[S.S.] shall be permitted to retain an expert psychologist or psychiatrist who has an office in Camden County, the county in which the CHILDREN reside. This expert shall provide therapy to the family with concentration as he or she sees fit, but with the hope of returning [S.S.] and the CHILDREN to a normal parent and child relationship. [D.S.-G.] is required to make the CHILDREN attend this counseling, which shall be scheduled, as much as possible, taking into consideration the CHILDREN'S current schedules and extracurricular requirements. "Required to make the CHILDREN attend" means just that; the CHILDREN shall be required to attend, "kick[ing] and screaming" literally and metaphorically if necessary; the court considers this requirement, to attempt to reinstate a relationship between [S.S.] and the CHILDREN to be of paramount concern to this situation. The CHILDREN must attend and cooperate as to the same.
On appeal, plaintiff presents the following arguments:
THE COURT ABUSED ITS DISCRETION IN FAILING TO HOLD A HEARING ON PLAINTIFF'S CROSS-MOTION TO ENFORCE HIS PARENTING TIME, IN SUSPENDING HIS PARENTING TIME WITH HIS DAUGHTER AND SUBSTANTIALLY REDUCING IT WITH HIS SON, IN DISMISSING HIS CROSS-MOTION WITHOUT A PLENARY HEARING AND IN WRONGFULLY RELYING ON PSYCHOLOGICAL REPORTS THAT WERE PROVIDED TO THE COURT BUT NOT TO PLAINTIFF'S COUNSEL.
THE COURT ABUSED ITS DISCRETION IN FAILING TO HOLD A PLENARY HEARING ON THE PLAINTIFF'S ORDER TO SHOW CAUSE, IN REFUSING TO HOLD A R. 1:10-1 CONTEMPT HEARING REGARDING DEFENDANT'S INTERFERENCE WITH THE PROCEEDING, IN FAILING TO KEEP THE MEDICAL RECORDS, AND IN ORDERING PLAINTIFF TO PAY COUNSEL FEES.
THE COURT ABUSED ITS DISCRETION IN APPOINTING A GUARDIAN AD LITEM BASED UPON A RECOMMENDATION IN A PSYCHOLOGICAL REPORT PROVIDED TO THE COURT BUT WITHHELD FROM THE PLAINTIFF FOR MONTHS AND BY USING THIS RECOMMENDATION AS A MEANS TO ABDICATE ITS JUDICIAL RESPONSIBILITY.
THE COURT ABUSED ITS DISCRETION IN REFUSING THE REQUESTS OF PLAINTIFF'S COUNSEL THAT IT RECUSE ITSELF.
THE COURT ABUSED ITS DISCRETION IN FORCING PLAINTIFF TO PAY FOR [THE DAUGHTER'S] TUTORING EXPENSES WHEN HER GRADES FELL AFTER HE NO LONGER HAD ANY CONTACT WITH HER.
THE COURT ABUSED ITS DISCRETION IN REQUIRING PLAINTIFF TO PAY $20,000 IN COUNSEL FEES TO DEFENDANT.
After examining these contentions in light of the record, the briefs, and the applicable law, we are satisfied that plaintiff's arguments are without sufficient merit to warrant extended discussion in a written opinion. R. 2:11-3(e)(1)(A) and (E). We affirm with the following comments.
In his fourth point, plaintiff contends the judge erred in refusing to recuse himself. In a letter brief dated August 12, 2008, submitted in support of plaintiff's motion, plaintiff's attorney claimed that various actions and rulings by the trial court were "improper." Plaintiff's attorney also stated:
"Plaintiff has no faith that he will be treated fairly by the Court."
Paragraphs (a) through (f) of Rule 1:12-1 set forth specific circumstances that require a court to disqualify itself, and Rule 1:12-2 provides that a "party, on motion made to the judge before trial or argument and stating the reasons therefor, may seek that judge's disqualification." A recusal motion alleging court bias is governed by Rule 1:12-1(f), which requires a judge to disqualify himself or herself for any "reason which might preclude a fair and unbiased hearing and judgment, or which might reasonably lead counsel or the parties to believe so."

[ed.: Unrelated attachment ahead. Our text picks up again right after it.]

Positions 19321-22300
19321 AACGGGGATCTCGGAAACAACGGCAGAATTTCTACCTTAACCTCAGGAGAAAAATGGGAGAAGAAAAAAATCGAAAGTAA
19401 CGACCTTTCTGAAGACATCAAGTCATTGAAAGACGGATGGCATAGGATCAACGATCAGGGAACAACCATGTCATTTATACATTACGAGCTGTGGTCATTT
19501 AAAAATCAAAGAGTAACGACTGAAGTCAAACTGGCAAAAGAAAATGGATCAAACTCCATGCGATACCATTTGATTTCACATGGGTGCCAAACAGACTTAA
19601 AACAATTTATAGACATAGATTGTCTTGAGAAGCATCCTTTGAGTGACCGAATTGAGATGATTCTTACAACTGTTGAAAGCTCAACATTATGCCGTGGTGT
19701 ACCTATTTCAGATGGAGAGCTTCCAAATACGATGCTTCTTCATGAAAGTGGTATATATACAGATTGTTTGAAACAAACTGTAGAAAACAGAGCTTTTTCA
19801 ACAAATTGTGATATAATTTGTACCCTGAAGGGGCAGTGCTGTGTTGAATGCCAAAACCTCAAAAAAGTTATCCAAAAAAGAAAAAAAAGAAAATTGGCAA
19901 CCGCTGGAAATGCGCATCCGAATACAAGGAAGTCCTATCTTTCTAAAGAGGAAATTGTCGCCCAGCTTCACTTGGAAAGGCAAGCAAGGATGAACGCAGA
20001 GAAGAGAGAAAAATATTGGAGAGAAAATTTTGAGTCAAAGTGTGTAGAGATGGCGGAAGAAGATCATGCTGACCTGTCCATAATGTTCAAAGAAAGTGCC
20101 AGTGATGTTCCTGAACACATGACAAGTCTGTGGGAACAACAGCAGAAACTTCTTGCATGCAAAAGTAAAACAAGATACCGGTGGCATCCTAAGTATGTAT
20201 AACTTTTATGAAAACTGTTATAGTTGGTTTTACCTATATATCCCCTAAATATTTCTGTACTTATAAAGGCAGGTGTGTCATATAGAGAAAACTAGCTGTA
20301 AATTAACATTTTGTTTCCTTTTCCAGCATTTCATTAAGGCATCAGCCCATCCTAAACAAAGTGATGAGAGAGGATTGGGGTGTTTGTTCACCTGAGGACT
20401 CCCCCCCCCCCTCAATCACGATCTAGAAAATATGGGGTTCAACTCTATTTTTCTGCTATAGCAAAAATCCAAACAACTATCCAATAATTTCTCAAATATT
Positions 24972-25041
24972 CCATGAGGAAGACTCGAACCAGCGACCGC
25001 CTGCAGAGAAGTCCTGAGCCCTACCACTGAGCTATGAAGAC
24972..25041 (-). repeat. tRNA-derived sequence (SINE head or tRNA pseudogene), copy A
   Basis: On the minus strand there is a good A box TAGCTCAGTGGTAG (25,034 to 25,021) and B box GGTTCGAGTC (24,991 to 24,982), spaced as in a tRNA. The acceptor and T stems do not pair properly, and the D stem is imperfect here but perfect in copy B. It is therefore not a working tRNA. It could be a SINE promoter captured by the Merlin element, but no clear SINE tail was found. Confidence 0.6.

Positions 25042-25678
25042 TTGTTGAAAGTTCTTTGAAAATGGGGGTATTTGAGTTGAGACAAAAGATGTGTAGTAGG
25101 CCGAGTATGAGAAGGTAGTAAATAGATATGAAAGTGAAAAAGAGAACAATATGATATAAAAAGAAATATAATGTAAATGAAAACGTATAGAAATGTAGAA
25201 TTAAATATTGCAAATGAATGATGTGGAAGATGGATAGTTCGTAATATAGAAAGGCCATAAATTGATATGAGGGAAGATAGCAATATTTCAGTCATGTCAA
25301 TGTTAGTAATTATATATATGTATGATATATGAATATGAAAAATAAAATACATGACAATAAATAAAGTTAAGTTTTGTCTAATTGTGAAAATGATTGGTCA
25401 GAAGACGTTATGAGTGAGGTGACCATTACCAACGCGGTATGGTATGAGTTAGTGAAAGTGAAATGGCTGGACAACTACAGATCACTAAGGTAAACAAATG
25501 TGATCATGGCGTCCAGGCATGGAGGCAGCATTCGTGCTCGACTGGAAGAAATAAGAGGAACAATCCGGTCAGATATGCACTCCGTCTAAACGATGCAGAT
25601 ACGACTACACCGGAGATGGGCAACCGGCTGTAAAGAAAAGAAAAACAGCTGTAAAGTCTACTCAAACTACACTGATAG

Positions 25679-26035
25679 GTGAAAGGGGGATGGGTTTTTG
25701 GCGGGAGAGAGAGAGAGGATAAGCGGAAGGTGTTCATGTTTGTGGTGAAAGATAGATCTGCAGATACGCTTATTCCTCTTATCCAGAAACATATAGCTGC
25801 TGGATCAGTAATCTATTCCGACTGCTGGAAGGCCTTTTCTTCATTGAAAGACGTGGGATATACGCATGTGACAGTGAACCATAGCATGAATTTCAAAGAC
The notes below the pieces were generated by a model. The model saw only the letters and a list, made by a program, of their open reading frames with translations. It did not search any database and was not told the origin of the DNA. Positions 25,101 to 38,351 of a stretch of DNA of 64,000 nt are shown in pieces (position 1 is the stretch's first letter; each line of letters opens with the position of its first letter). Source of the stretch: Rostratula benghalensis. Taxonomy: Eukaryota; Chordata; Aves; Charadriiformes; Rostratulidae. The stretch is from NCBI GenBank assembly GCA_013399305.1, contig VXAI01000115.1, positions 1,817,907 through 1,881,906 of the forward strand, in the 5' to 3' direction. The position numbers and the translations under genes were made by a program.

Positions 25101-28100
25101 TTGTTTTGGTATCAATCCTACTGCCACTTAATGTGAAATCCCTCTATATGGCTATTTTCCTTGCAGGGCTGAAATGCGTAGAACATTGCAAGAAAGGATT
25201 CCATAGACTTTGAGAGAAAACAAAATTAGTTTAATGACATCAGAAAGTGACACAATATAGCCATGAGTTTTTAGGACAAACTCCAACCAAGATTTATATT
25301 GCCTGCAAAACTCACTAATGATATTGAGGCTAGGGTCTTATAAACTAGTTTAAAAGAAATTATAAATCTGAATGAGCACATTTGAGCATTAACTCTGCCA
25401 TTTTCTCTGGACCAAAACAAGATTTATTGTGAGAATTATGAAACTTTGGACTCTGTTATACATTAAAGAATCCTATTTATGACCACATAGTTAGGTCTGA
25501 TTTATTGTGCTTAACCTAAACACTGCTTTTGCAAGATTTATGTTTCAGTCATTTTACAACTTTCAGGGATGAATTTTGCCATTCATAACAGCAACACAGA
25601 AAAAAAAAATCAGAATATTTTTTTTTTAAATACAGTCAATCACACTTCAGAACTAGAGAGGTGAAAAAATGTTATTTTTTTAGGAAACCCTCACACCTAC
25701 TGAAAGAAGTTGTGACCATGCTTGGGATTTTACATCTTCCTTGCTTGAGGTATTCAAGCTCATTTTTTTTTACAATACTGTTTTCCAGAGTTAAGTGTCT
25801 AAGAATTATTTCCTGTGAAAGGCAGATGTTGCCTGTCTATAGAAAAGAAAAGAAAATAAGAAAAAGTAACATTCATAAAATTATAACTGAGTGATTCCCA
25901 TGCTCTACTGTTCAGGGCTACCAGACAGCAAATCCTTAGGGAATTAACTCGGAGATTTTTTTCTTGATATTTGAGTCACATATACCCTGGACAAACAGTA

The disposition of a motion for disqualification is "entrusted to the 'sound discretion' of the trial judge whose recusal is sought." Panitch v. Panitch, 339 N.J. Super. 63, 66 (App. Div. 2001) (quoting Magill v. Casel, 238 N.J. Super. 57, 63 (App. Div. 1990)). In this case, the trial court's reasons for denying plaintiff's motion included the following:
When the motion was originally filed, and reviewed by this court, the court's initial thoughts were to grant the recusal motion; but the reason(s) as to the same would not be as argued by [S.S.]. Quite frankly, the court determines that it suffers no prejudice in regard to this case as for or against [S.S.], there is no appearance of the same and the court believes there is no objectively reasonable reason to believe that the proceedings in this matter have been, or will be unfair. In fact, the court believes, as argued by counsel for [D.S.-G.], that the court has been quite patient with [S.S.], especially as to his continual requests that the court modify custody of the CHILDREN, while he refuses to take those actions necessary (medical reports, retainer for the guardian ad litem) for the court to render an informed decision as to the same.
In our view, the matter was correctly decided. As the trial court noted, plaintiff's disagreement with the court's decisions was insufficient to justify recusal. State v. Walker, 33 N.J. 580, 591 (1960) ("Absent a showing of bias or prejudice, the participation of a judge in previous proceedings in the case before him is not a ground for disqualification."). Moreover, we are satisfied from our independent review of the record that there was no objective factual basis for the judge to recuse himself.
Plaintiff also challenges the award of counsel fees to defendant in the amount of $20,000. An award of counsel fees in matrimonial matters is discretionary. R. 4:42-9(a)(1); Williams v. Williams, 59 N.J. 229, 233 (1971). "In determining whether a counsel fee should be imposed, the court must look at the requesting party's need, the other party's ability to pay, and the good and bad faith of each party." Boardman v. Boardman, 314 N.J. Super. 340, 349 (App. Div. 1998).
In this case, the trial court found that plaintiff's financial circumstances were superior to those of defendant "by a considerable amount"; and that plaintiff's initial application, which "seemed to be [in] good faith," became unreasonable because of plaintiff's "failure to accept and meet the terms and conditions of the court's orders." Those findings are supported by substantial credible evidence, and we affirm the counsel fee award substantially for the reasons set forth in the order entered on November 5, 2008.